Participating in an Early Childhood Community of Practice: Part Three

By Crystal Williams, Ed.M.

Graphic representing community
Image from Pixabay.com, CC0

As early childhood professionals, it is imperative to engage in ongoing learning and professional development. One way to accomplish this is by engaging in social learning through communities of practice (CoPs). In this three-part blog post series, we answer the following questions about communities of practice and provide resources for further exploration:

What other things should I consider when developing and maintaining a CoP?

As the name suggests, it is important to foster a sense of community within the group. To that end:

  • Identifying strong/organized facilitator(s) with good communication skills is essential Having co-facilitators can help balance the workload that goes into facilitating a CoP and each facilitator may bring different knowledge, skills, and strengths to the CoP.
  • Agreements of the CoP should be co-constructed and revisited frequently. Agreements, much like rules or guidelines, may include items such as: commitment to the domain of the CoP, ensure that all members have opportunities to contribute, individual microphones remain muted when a person is not speaking, and the use of the chat feature is acceptable at all times (or only at certain times).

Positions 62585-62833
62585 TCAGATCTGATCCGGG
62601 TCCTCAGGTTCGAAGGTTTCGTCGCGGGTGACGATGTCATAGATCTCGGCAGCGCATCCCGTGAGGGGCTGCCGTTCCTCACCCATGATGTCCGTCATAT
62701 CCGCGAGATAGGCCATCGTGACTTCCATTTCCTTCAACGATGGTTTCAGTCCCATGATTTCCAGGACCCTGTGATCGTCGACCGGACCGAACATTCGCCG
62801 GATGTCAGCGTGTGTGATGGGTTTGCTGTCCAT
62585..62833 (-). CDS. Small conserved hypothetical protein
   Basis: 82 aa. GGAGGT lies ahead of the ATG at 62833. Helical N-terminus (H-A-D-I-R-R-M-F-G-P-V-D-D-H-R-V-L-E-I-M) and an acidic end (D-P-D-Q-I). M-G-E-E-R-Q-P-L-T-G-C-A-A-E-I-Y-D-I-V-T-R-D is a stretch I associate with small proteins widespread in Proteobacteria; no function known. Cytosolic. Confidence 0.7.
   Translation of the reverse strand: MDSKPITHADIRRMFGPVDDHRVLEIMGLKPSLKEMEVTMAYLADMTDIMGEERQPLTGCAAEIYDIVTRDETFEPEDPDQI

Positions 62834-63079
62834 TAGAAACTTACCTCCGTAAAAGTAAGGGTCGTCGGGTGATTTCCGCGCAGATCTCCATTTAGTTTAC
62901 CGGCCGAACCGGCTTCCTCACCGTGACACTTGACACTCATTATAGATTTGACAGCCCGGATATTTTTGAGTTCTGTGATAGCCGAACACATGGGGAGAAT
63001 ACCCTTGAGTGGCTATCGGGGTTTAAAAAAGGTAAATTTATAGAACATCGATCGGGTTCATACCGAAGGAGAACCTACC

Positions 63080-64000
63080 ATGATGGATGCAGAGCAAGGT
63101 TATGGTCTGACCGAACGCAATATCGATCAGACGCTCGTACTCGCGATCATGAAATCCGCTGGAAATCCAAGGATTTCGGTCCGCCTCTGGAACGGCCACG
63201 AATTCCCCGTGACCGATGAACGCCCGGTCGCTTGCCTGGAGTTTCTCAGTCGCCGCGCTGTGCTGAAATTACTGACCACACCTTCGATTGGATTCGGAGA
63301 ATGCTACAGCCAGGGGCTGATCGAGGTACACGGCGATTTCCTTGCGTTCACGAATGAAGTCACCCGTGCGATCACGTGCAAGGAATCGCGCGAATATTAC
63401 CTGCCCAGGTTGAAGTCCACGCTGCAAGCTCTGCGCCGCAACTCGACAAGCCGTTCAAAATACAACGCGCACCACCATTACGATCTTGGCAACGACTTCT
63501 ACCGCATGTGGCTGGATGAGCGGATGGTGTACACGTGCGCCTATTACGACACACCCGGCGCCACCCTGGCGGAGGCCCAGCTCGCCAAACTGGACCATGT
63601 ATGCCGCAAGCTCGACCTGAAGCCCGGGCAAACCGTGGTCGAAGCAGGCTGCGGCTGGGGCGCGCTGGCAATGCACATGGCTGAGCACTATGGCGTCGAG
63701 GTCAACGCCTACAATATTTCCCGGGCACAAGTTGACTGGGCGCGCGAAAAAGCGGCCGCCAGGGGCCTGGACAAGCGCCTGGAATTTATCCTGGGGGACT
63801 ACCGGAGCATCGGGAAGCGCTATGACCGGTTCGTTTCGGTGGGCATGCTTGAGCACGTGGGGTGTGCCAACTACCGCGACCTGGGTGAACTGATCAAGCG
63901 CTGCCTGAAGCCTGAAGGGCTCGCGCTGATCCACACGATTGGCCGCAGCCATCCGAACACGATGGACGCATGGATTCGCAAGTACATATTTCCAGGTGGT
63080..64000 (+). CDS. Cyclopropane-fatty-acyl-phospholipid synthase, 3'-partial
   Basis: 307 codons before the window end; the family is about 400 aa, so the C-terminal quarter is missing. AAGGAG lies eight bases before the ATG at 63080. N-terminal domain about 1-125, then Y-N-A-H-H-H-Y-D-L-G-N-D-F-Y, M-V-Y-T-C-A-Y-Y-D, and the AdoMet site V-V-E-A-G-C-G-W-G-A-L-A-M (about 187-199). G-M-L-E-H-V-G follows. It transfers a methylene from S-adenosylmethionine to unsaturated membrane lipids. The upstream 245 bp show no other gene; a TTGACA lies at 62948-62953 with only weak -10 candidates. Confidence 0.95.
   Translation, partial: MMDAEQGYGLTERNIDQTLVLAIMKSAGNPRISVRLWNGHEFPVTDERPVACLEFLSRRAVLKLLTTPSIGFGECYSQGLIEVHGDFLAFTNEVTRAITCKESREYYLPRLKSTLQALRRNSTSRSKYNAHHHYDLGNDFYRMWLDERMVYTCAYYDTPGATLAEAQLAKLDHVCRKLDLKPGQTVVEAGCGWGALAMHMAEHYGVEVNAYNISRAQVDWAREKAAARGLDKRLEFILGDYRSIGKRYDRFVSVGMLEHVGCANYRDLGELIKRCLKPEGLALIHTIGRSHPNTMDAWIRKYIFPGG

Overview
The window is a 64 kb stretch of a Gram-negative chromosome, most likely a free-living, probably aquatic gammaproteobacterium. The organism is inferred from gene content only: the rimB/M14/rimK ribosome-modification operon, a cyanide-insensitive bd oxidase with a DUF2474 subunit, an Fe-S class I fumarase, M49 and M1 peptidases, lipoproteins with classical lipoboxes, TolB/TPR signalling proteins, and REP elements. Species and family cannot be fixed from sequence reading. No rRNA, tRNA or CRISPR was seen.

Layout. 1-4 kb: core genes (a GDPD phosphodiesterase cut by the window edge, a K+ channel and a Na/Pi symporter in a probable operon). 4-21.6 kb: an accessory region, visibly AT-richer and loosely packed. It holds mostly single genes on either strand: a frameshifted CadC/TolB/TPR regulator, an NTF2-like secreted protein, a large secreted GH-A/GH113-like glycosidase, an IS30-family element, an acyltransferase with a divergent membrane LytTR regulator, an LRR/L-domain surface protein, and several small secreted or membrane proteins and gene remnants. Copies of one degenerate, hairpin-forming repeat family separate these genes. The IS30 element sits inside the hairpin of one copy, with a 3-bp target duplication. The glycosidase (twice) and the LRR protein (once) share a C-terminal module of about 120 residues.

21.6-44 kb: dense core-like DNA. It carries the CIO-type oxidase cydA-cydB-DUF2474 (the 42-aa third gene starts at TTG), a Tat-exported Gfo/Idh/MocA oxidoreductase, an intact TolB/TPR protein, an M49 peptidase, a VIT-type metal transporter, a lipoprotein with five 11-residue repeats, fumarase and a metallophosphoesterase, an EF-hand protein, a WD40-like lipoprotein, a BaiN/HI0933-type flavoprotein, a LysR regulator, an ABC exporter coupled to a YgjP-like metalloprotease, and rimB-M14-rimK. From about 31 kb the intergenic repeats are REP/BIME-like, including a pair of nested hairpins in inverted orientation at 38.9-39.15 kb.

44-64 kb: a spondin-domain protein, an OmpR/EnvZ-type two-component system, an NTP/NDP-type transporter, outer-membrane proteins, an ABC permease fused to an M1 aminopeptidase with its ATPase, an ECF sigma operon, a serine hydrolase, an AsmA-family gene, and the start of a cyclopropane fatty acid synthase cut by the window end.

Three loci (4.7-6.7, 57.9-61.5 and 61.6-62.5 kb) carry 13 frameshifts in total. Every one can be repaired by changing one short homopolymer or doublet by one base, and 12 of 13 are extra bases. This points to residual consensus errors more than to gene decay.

• All participants’ experiences and strengths should be valued and respected. For example, a member with less experience in the field but great organizational skills may contribute by creating/managing a place to share information and resources.
  • Varying opportunities for engagement, in multiple “accessible” formats, is key. Consider how new members are welcomed/oriented to the group, what technologies might be used for communication and resource sharing, and methods to ensure members who are not able to consistently join meetings/activities can stay connected.
  • All participants should have opportunities to participate at their individual comfort level and ability. For example, some people may want to lead discussions while others might prefer to listen and observe, take notes and share their thoughts after the meeting.
  • Evaluate and assess the CoP (formally and informally) routinely so you ensure time/activities are focused on the participants’ shared interests.

For more information about creating, maintaining, and participating in communities of practice and social learning, check out these resources:

We are interested in hearing from you! Comment below and share which CoPs you’re interested in. Which ones are you already involved in? What makes a CoP meaningful to you?

References

Gillaspy, K., Vinh, M., Surbrook-Goins, N., & Nichols, S. (2019). Growing together: Developing and sustaining a community of practice in early childhood. Gryphon House Inc.